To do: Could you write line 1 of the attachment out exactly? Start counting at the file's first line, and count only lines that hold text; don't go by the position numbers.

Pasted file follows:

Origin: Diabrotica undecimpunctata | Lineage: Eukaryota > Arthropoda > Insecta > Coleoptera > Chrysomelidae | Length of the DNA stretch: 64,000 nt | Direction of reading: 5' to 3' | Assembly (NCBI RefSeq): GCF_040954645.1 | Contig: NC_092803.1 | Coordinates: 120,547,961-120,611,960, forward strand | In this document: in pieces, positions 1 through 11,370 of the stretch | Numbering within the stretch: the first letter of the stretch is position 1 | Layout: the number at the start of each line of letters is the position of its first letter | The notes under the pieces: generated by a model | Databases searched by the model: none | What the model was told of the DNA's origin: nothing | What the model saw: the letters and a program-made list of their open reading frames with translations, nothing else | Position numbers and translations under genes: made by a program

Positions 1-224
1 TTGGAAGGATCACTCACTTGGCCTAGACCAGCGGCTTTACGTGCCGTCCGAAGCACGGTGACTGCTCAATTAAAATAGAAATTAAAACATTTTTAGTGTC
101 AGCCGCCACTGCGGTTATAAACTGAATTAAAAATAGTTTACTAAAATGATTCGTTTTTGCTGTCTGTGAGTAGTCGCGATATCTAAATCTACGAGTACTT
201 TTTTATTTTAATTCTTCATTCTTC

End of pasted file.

Origin: Diabrotica undecimpunctata | Lineage: Eukaryota > Arthropoda > Insecta > Coleoptera > Chrysomelidae | Length of the DNA stretch: 64,000 nt | Direction of reading: 5' to 3' | Assembly (NCBI RefSeq): GCF_040954645.1 | Contig: NC_092803.1 | Coordinates: 120,547,961-120,611,960, forward strand | In this document: in pieces, positions 1 through 11,370 of the stretch | Numbering within the stretch: the first letter of the stretch is position 1 | Layout: the number at the start of each line of letters is the position of its first letter | The notes under the pieces: generated by a model | Databases searched by the model: none | What the model was told of the DNA's origin: nothing | What the model saw: the letters and a program-made list of their open reading frames with translations, nothing else | Position numbers and translations under genes: made by a program